The internet is so mad! Again! About retirement guidelines! If you’ve seen the “by 35, you should…” meme out of context, it’s all based on an article in MarketWatch that recommended — accurately — that you should have twice your salary put away for retirement by the age of 35. As usual, people were heckin’ mad, forgetting that personal finance rules like that are the pirate code of money, as I’ve previously written about here:
But personal finance rules are the pirate’s code of money. Any time you hear a specific number or a specific target mentioned as a personal finance rule, it’s more of a guideline. The “rules” are a great goal, but as long as you’re either in the general ballpark of the rule or working towards it to the best of your ability, you’re doing okay.
But there’s one other thing that everyone missed or glossed over because we all live in our personal finance bubble, and we assume everyone knows this:
You can’t save your way to retirement.
Saving for retirement is exactly as hard as people make it seem, and judging by the internet’s reaction to that article, people think it’s impossible. The thing is, they’re kind of right. Let’s say you need a million dollars to retire, and you have 30 years to save it. Why a million, and why 30? Because it’s my blog post and I make the rules, so I pulled those numbers out of thin air.
30 years is 360 months. So to figure out how to save a million dollars, we’d just divide our total goal by the number of months. That calculation tells you that you’d need to save $2,777.78. That’s how much you’d need to save every month for 30 whole years to stack up a million dollars. Yeah, that seems pretty impossible.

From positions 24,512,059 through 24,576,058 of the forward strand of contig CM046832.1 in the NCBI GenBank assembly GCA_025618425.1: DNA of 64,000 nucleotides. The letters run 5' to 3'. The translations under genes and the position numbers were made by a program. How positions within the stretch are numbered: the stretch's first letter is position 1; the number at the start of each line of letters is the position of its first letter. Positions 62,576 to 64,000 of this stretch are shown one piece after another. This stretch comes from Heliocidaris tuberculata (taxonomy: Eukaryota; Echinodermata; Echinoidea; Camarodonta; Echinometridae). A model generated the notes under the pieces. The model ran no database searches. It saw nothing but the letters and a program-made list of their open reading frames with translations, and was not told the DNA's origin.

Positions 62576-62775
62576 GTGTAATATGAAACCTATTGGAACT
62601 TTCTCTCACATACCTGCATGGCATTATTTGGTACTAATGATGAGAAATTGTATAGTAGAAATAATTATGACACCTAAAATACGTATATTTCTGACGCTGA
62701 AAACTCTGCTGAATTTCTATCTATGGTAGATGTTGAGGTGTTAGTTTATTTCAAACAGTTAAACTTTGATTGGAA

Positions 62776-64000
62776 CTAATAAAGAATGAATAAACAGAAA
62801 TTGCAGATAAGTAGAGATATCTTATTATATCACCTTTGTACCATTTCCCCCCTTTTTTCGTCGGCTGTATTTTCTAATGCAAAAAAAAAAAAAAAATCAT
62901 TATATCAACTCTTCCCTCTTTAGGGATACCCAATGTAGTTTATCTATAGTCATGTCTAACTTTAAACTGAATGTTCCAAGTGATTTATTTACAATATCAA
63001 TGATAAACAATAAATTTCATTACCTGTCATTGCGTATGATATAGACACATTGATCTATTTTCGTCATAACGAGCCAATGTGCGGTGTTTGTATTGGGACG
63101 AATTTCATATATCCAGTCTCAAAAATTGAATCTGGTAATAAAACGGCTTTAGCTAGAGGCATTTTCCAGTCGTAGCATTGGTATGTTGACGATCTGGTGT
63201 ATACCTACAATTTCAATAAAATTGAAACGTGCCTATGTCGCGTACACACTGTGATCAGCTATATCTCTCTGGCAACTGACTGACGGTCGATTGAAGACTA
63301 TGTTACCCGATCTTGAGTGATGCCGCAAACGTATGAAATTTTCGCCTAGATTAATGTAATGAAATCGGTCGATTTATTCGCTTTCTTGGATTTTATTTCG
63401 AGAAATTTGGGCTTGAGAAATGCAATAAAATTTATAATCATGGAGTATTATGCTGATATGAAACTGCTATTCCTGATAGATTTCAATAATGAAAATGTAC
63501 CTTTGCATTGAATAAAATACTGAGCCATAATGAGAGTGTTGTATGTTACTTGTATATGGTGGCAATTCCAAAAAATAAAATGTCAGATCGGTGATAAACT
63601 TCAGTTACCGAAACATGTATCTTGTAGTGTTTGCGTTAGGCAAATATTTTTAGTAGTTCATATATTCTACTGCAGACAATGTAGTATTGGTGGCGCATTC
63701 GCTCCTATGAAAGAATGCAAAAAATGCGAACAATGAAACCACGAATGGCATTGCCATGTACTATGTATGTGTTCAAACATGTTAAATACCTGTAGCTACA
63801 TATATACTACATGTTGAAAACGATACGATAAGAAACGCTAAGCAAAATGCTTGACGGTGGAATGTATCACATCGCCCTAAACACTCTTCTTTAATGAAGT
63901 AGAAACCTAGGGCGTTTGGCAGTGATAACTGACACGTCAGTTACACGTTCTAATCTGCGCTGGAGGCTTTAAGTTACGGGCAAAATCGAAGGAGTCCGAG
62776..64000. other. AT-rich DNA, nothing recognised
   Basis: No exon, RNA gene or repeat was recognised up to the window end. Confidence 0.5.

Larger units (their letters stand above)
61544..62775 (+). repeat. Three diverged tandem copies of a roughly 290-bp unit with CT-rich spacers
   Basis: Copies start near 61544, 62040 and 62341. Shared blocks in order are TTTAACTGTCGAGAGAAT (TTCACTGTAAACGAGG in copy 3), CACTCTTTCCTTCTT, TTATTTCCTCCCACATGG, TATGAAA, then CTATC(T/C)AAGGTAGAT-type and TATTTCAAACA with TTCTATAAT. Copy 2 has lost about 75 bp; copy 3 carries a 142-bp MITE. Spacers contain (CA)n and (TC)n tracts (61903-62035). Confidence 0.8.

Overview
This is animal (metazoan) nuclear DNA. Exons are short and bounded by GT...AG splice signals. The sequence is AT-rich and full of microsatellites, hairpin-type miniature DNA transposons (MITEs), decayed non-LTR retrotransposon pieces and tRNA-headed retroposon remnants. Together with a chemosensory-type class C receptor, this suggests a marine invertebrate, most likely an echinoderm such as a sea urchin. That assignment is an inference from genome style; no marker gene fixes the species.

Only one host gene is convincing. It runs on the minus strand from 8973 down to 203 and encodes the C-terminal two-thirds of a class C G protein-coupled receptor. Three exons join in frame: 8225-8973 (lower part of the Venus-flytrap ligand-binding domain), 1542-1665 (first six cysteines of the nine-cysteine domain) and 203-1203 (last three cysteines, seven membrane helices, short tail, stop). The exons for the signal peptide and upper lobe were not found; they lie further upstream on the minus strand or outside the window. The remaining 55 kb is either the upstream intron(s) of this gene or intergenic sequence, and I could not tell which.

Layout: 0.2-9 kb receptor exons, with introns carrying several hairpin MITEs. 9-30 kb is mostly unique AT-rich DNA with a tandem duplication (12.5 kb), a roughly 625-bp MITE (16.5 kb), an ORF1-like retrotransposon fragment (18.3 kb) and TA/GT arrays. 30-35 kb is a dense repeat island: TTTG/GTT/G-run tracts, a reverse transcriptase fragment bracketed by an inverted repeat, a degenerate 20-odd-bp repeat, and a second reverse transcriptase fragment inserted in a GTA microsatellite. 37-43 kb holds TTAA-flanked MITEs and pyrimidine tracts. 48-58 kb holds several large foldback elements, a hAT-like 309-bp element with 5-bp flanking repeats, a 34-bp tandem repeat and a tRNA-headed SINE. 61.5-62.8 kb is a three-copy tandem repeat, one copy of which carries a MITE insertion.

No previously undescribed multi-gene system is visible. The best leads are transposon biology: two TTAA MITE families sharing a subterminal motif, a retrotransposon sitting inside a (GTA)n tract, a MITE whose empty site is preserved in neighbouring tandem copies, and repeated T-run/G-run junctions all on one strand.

You need to invest your way to retirement.
But all is not lost, because investing exists. If, instead of saving your money, you invested your money over those 30 years, how much would you need to save every month to hit the million-dollar mark? According to this calculator, you’d need to invest $1,000 and earn 6% interest on your investments over 30 years to end up with a million dollars. Which is still a lot, but it’s about $1,777.78 less than our previous heart-stoppingly large example. And yes, this is a simplified example. It doesn’t take inflation into account, and it assumes you contribute the exact same amount every month for 30 straight years. But the most important point is that instead of saving $2,777.78 a month to end up with a million dollars, you can invest $1,000 a month and get the same result.
The other cool thing is that at year 13 in this example, the annual interest you’re earning on your investments is more than you’re “saving.” You’d “save” $12,000 that year and earn $13,423.65 in interest. I’ll take that option, thanks.
If you’re not investing, you need to ASAP!
I am no saint here. I spent three whole years diligently saving my money by putting it into my Canadian Registered Retirement Savings Plan (RRSP) and leaving it sitting there in cash — and I was so smug that I had done what I was supposed to do. I was saving for retirement! I was doing it right! Except I didn’t even realize that not investing that money was a giant money mistake, and I didn’t consider it the real-life, no-exaggeration emergency it was.
If you are saving for retirement and you haven’t gotten around to investing the money yet — you need to. You should be panicked that you are leaving your retirement money sitting in cash. Back in the day, this was a non-issue because most people had pensions. But currently, 47% of Canadians have no workplace retirement plan. [Editor’s Note: According to the 2016 report, “The State of American Retirement,” from the Economic Policy Institute, nearly half of American families have no retirements savings at all.]
That means more than ever, it’s on us to figure out how to invest for retirement. Whether that’s fair or not is an entirely separate post/rant/master’s thesis, but that’s where we are right now. Luckily, investing has gotten a lot easier and more accessible in the past few years. There are books about simple investing approaches, there are robo-advisors, and there are Exchange Traded-Funds (ETFs) that have a full portfolio built right into them. And my course Zero to Investing Hero covers all of those things.
Desirae blogs about money at Half Banked, and spends altogether too much time on Twitter. She takes “money nerd,” “no chill” and “crazy dog lady” as compliments.
Image via Unsplash